Former National Young hopes new vision leads to new career path

Everything Dmitri Young thought he knew about baseball changed over the course of two weeks in Phoenix earlier this month. Now, armed with an innovative insight into the game he loves, the former Nationals first baseman is setting his sights on a new career path.

The 41-year-old Young, who revived a moribund career with the Nats in 2007 to become an All-Star, recently graduated from Major League Baseball's scouting development program, an intensive two-week course affectionately known as "Scout School."

"This was, to me, like college. ... It's like getting a superpower you never had before," said Young from Kansas City, where he's watching younger brother Delmon play in the American League Championship Series with the Orioles. "Now I see through the eyes of a scout, and it's a totally different way to look at a game. It's like nothing I've ever seen before."

DmitriYoungSmiling.jpgComing from Young, the fourth overall pick in the 1991 draft by the Reds out of Rio Mesa High School in Oxnard, Calif., that's saying a lot. He started his pro career at Johnson City in the rookie-level Appalachian League as a 17-year-old and made it to the majors, playing 13 seasons.

When he flamed out in 2006 with the Tigers - after a year in which he faced a domestic violence charge, battled alcohol and drug addiction, and was hospitalized in an intensive care unit with out-of-control but undiagnosed diabetes - Young sought to resuscitate his career.

Then-Nationals general manager Jim Bowden, who knew Young from when both were with the Reds, offered a chance - but he would only give Young a minor league deal and told him he'd have to work his way back into playing shape and into the game's good graces on the back fields of the team's minor league camp in Viera, Fla.

Young did just that, earning a promotion to the major league team. He wound up hitting .320 with 17 homers and 74 RBIs for the Nats and making the All-Star team in an improbable comeback in 2007, but battled injuries and inconsistency in 2008, when he appeared in only 50 games.

That marked the end of a big league career that saw Young hit . 292 with 171 homers and 683 RBIs. Young went home to California, continued to get his diabetes under control (he dropped 70 lbs. and started talking comeback in 2011) and operating a baseball school in Camarillo, Calif. He even coached an independent team in the Frontier League. But the passion to be involved in the major leagues still burned.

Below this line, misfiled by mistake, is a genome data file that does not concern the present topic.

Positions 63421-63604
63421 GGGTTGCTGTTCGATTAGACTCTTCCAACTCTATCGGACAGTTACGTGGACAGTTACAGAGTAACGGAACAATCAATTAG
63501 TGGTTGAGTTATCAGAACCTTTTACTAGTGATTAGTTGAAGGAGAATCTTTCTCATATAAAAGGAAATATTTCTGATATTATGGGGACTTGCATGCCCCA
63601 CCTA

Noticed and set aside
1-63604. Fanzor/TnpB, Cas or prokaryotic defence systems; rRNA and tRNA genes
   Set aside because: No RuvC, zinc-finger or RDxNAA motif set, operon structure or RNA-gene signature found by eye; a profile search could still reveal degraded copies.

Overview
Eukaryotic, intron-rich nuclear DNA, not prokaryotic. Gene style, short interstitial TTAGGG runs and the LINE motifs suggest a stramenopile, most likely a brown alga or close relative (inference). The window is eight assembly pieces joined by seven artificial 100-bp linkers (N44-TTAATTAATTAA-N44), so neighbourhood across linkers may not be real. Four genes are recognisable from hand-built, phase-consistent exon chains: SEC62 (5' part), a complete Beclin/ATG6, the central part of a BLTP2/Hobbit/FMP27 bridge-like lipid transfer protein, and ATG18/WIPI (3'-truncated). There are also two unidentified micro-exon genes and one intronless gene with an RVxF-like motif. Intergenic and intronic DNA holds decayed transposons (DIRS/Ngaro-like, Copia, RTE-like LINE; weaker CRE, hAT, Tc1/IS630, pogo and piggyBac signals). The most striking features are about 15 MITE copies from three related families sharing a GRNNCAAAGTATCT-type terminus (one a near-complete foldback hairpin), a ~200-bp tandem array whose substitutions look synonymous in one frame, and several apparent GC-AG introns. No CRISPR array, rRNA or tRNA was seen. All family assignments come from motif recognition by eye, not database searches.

This summer, he was invited by former major leaguer and ex-National Jeffrey Hammonds of the Major League Baseball Players Association and Ben Baroody of the commissioner's office to participate in the Breakthrough Series, a regional showcase co-hosted by Major League Baseball and USA Baseball. The program promotes college and professional baseball opportunities for urban youth, particularly those in underserved communities.

Young took part in two of the four two-day clinics across the country - in Compton, Calif., near his home and Cincinnati, where he played for four seasons - and the experience reignited a spark. That led to an invitation to Scout School, where his class of 79 included about a dozen former major leaguers hoping to sharpen their eyes for a possible new career.

"I don't know how scouts do it," Young said. "Now I've been blessed in my life with good scouts who have been successful at helping people find their way to the big leagues. But now I have even a greater appreciation for what they do, what they see and how they see it. To know what they know, to know what they sacrifice, it was a real eye-opener."

The two-week course mixes classroom instruction with hands-on learning. It was tougher than Young thought - and not always what he expected.